In 480 B.C., a certain king named Xerxes is in a foul mood. One that won’t go away.
Xerxes’ kingdom is the vast Persian empire. He reigns over 127 provinces spread across three million square miles.
The king has spent years preparing to invade Greece, a tiny area measuring 50,000 square miles, much of which Xerxes already controls. But the invasion has failed and Xerxes is angry.
Does he blame King Leonidas? I’ll get to that.
First, know that Xerxes is famous in Scripture. He's the king in the book called “Esther.”
The Bible doesn’t spell this out, but Xerxes seems to also be a womanizer. The Persian king apparently decides to take his mind off his military failure by having relations with every one of the most beautiful virgins of his empire. Better still, he convinces all the families across Persia to sign their daughters up.
Xerxes had already deposed his queen, so he announces that the next queen will be chosen from a beauty pageant. And Xerxes gets to sleep with each of the beauties before he decides.
That's how the book called Esther begins. Esther wins the pageant and becomes Queen of Persia!
But there’s no mention anywhere in Esther of Xerxes’ defeat in Greece. Hidden from sight is the king of Sparta, Leonidas.
Sparta was a city-state in Southern Greece. When Xerxes invaded, Leonidas had devised a plan to stop the Persians. It’s a famous story of heroism recreated in the film “300” with Gerard Butler.
The Spartan king takes an elite force of 300 to Thermopylae, a pass the size of a baseball diamond. Small contingents of Greeks follow him.
At this pass, Leonidas holds back the massive Persian army for days. In fact, Leonidas’ plan is so good that he might have prevailed had he not been betrayed. But a Greek leads a second Persian force around the pass to attack Leonidas on his flank. Nearly all of the 300 die.
Xerxes beheads Leonidas’ body, sticks his head on a pole, and crucifies his limbs. Some historians have said those days fighting Leonidas wrecked Xerxes supply chain, demoralized his men, and provided the Greeks with a preview of Xerxes’ military tactics.
But the Persian king marches south from Thermopylae and meets with success at first. Ultimately, however, Xerxes returns home after a naval defeat.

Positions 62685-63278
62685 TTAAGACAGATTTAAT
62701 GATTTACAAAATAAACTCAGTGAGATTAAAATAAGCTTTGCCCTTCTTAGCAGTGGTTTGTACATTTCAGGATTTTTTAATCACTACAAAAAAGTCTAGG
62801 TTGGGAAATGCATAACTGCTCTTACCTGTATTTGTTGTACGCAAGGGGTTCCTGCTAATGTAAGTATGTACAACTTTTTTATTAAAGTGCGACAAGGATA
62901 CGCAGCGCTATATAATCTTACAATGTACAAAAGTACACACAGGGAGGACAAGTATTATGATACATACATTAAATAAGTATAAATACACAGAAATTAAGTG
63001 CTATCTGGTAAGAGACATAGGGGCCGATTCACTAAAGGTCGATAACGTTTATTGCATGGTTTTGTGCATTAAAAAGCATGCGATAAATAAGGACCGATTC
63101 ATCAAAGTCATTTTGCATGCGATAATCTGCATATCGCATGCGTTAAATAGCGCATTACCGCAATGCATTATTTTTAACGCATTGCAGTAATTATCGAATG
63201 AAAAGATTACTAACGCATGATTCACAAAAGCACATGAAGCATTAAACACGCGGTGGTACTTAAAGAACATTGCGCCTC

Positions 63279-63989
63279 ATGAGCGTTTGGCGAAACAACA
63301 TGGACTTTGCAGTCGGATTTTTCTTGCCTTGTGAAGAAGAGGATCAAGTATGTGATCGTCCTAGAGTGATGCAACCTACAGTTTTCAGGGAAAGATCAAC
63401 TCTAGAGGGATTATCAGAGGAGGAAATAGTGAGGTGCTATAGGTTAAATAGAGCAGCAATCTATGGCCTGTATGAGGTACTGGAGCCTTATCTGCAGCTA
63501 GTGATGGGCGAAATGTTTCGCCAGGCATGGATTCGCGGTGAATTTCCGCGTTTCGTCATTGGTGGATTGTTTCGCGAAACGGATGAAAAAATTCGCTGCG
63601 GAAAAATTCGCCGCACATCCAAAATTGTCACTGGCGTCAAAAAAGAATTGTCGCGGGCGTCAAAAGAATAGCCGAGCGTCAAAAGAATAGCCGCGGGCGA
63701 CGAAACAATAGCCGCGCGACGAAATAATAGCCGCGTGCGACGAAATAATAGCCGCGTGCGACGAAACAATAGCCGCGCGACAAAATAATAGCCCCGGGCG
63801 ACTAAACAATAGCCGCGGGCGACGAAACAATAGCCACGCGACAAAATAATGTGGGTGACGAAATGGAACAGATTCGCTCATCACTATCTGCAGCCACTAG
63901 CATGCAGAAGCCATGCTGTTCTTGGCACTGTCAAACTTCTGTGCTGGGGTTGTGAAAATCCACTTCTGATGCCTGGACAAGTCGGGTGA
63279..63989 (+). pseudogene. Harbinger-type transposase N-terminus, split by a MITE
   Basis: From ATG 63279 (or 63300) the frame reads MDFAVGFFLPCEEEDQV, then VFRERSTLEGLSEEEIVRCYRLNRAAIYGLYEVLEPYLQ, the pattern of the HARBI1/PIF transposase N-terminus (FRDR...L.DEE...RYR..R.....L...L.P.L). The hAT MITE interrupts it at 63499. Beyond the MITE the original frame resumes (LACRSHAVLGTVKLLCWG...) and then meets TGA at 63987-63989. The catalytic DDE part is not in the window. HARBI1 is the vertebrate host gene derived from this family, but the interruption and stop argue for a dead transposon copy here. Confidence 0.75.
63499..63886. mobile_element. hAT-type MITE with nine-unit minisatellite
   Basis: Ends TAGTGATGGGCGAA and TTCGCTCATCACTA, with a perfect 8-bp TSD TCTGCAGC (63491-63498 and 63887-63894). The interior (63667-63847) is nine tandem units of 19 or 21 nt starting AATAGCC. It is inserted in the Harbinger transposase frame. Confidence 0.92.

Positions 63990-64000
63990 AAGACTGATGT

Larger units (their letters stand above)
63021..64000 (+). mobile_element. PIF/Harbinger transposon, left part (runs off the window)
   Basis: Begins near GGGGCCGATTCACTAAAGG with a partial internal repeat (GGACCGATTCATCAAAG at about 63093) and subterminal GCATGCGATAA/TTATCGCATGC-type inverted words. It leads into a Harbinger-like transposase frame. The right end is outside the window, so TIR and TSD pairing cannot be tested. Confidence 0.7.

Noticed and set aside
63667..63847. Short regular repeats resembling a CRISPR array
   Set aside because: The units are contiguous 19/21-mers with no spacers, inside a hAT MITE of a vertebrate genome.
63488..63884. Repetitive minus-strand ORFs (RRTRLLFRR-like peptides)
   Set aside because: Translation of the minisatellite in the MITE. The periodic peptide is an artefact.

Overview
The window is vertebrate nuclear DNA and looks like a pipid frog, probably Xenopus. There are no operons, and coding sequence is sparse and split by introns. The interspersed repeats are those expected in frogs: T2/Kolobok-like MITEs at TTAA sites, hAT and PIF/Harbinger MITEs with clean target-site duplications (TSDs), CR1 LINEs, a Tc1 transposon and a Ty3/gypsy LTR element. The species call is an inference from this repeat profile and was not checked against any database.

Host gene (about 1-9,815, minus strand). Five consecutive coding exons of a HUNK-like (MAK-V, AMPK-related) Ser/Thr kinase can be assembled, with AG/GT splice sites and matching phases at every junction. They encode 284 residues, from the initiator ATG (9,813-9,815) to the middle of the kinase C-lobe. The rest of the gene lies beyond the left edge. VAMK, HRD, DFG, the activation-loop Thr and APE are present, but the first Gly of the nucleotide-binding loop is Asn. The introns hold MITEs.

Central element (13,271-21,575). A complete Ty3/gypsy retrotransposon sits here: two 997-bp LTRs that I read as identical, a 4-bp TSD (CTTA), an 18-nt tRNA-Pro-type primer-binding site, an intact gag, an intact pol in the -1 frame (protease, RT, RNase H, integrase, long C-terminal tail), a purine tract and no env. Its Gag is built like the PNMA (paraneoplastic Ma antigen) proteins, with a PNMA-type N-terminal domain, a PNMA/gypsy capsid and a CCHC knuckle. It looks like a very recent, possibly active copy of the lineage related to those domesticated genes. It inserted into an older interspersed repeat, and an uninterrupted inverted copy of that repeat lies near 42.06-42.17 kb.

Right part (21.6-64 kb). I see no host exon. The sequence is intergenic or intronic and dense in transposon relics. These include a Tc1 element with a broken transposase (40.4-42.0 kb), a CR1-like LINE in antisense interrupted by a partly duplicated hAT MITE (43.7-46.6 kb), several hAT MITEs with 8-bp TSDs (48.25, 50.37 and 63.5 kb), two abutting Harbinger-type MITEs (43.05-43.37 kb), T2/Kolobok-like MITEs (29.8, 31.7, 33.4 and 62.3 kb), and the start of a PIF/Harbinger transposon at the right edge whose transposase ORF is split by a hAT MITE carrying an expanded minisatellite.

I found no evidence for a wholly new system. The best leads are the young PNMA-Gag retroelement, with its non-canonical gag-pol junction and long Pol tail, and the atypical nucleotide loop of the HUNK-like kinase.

Although the king’s military failure is nowhere in Scripture, it appears to take place just before the pageant. And the military failure propels an obscure Jewish girl to the top of the Persian empire, which becomes very important.
Neither Xerxes nor anyone in the Persian court knows Esther is Jewish. Five years into her reign, a man named Haman become Xerxes right arm. Haman despises Jews and convinces the king to destroy them.
Remember, Jewish people at this time are spread across Persia due to the fall of Northern and Southern Israel much earlier.
So Haman sets in motion a law that decrees that on a certain day all Jews, across 127 provinces of Persia, are to be murdered and their homes plundered. It’s genocide; Hitler had nothing on Haman.
Esther’s father tells her she must speak to Xerxes, but under Persian law anyone who approaches the king without being summoned can be executed. So young Esther refuses to go.
But her father, Mordecai, (actually a much older cousin, who had adopted Esther upon her parents' death) tells her that if she fails to speak for God, the Lord will still act. Mordecai says, “Who knows if you have attained royal position for such a time as this?”
So Esther, Mordecai, and the Jews of the city fast and pray for three days, asking God to be with Esther. Then she goes to the king without being summoned.
Xerxes lifts his royal scepter to Esther, the only way to escape death. Thereafter, the queen tells Xerxes of Haman's evil deed, and the king offsets the wrong planned for the Jews.
Yes, it turns out well, but know the message of the book called Esther. Even if the girl had failed God, the Lord would have found another way to save His people. God decides. Esther 4:14
If you belong to God, you’ll never know the many times He's stepped in to protect you. You'll never see the people He has used to help you. Like Leonidas, in 480 B.C., whose bravery ultimately led to a pageant won by a girl who saves countless Jewish lives.
Walk confidently. If you belong to God, He is with you.
The Rev. Mathews is the author of “Reaching to God.” Contact her at Letters@RAMathews.com. Copyright © 2020, 2021 R.A. Mathews. All rights reserved.
This article originally appeared on The Star: The Spartan king hidden in Scripture